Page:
While the view that RPE lipofuscin is a primary factor in initiating AMD is not proven, evidence indicating that lipofuscin is a participant in the etiology of AMD should not be ignored. Instead, efforts could be made to understand the possible intersection of RPE lipofuscin–related events with other factors, including age-related lipid accumulation in Bruch's membrane. 
References
Smith RT Bernstein PS Curcio CA. Rethinking A2E. Invest Ophthalmol Vis Sci . 2013; 54: 5543. [CrossRef] [PubMed]
Ablonczy Z Higbee D Anderson DM Lack of correlation between the spatial distribution of A2E and lipofuscin fluorescence in the human retinal pigment epithelium. Invest Ophthalmol Vis Sci . 2013; 54: 5535–5542. [CrossRef] [PubMed]
Sparrow JR Gregory-Roberts E Yamamoto K The bisretinoids of retinal pigment epithelium. Prog Retin Eye Res . 2012; 31: 121–135. [CrossRef] [PubMed]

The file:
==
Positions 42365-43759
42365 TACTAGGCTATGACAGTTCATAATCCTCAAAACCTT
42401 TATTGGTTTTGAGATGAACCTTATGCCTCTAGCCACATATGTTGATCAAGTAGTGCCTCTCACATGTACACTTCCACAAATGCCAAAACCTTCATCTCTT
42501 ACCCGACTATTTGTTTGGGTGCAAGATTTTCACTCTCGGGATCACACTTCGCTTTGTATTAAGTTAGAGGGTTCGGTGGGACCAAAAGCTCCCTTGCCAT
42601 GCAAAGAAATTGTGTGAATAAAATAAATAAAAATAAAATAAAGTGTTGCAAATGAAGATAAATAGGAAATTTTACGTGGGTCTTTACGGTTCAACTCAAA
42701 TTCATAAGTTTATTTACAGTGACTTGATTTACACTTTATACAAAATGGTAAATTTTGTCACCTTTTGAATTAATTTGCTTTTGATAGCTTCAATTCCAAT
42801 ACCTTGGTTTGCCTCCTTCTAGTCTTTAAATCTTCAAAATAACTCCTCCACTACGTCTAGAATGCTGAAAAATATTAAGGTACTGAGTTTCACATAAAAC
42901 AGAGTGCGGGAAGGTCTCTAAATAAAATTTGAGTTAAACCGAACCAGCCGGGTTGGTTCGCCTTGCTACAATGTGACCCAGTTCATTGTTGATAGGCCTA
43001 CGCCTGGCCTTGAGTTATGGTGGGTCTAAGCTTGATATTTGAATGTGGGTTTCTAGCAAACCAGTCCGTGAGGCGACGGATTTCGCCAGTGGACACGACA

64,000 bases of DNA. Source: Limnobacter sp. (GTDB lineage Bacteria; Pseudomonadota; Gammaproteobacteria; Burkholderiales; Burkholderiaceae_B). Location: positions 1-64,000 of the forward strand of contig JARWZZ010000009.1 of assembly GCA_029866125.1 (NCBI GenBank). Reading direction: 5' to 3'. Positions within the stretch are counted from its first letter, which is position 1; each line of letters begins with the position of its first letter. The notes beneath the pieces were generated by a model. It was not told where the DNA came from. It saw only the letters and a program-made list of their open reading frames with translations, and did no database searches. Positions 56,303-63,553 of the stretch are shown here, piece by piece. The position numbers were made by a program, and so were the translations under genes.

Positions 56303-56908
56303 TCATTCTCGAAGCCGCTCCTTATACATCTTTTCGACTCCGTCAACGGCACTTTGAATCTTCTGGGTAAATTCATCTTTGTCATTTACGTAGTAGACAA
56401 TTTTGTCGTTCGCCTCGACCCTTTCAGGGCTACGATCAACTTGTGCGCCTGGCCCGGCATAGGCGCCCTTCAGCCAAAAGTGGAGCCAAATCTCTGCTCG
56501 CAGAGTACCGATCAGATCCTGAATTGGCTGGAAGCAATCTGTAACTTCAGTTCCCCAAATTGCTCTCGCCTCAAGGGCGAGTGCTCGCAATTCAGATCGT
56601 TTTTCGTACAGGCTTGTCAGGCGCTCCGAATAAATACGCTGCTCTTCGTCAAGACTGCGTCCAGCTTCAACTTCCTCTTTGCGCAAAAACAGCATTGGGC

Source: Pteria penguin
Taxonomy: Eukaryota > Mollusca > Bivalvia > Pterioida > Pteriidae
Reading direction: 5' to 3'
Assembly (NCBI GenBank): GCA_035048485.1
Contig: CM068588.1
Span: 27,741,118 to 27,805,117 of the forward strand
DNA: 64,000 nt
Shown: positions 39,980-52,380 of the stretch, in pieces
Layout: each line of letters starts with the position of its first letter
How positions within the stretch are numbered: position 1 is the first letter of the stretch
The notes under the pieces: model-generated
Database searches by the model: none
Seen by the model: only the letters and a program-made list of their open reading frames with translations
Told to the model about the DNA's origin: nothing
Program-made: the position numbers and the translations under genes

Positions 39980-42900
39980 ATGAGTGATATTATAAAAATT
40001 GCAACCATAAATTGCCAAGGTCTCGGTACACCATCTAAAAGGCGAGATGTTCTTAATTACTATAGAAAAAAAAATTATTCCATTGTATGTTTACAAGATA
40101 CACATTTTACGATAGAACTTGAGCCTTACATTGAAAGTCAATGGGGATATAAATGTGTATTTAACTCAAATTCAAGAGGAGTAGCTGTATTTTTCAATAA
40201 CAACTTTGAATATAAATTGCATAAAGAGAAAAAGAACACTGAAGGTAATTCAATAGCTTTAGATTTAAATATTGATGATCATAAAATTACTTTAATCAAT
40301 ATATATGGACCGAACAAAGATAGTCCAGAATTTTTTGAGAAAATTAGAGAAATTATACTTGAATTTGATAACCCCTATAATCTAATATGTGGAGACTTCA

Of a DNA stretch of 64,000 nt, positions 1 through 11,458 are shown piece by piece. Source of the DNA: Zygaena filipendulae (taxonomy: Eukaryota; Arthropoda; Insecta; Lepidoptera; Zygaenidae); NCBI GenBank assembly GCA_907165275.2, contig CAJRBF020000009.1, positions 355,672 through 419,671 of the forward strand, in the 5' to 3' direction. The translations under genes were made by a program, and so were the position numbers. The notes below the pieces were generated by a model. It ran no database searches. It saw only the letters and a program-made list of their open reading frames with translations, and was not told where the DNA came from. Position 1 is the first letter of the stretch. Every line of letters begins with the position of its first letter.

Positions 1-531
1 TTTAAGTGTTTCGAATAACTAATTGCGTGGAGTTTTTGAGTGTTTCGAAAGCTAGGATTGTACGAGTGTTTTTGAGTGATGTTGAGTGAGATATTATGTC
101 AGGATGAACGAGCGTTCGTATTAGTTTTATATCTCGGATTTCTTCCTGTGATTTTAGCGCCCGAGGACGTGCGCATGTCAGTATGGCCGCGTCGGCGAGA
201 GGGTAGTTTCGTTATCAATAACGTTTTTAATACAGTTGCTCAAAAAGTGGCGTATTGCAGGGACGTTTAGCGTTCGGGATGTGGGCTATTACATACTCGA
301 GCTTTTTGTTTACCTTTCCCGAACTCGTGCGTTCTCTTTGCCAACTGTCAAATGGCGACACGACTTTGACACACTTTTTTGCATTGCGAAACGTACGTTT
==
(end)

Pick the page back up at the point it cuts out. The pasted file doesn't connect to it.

Delori FC Keilhauer C Sparrow JR Staurenghi G. Origin of fundus autofluorescence. In: Holz FG Schmitz-Valckenberg S Spaide RF Bird AC eds. Atlas of Fundus Autofluorescence Imaging . Heidelberg, Germany: Springer-Verlag; 2007: 17–29.
Radu RA Yuan Q Hu J Accelerated accumulation of lipofuscin pigments in the RPE of a mouse model for ABCA4-mediated retinal dystrophies following Vitamin A supplementation. Invest Ophthalmol Vis Sci . 2008; 49: 3821–3829. [CrossRef] [PubMed]
Hwang JC Chan JW Chang S Smith RT. Predictive value of fundus autofluorescence for development of geographic atrophy in age-related macular degeneration. Invest Ophthalmol Vis Sci . 2006; 47: 2655–2661. [CrossRef] [PubMed]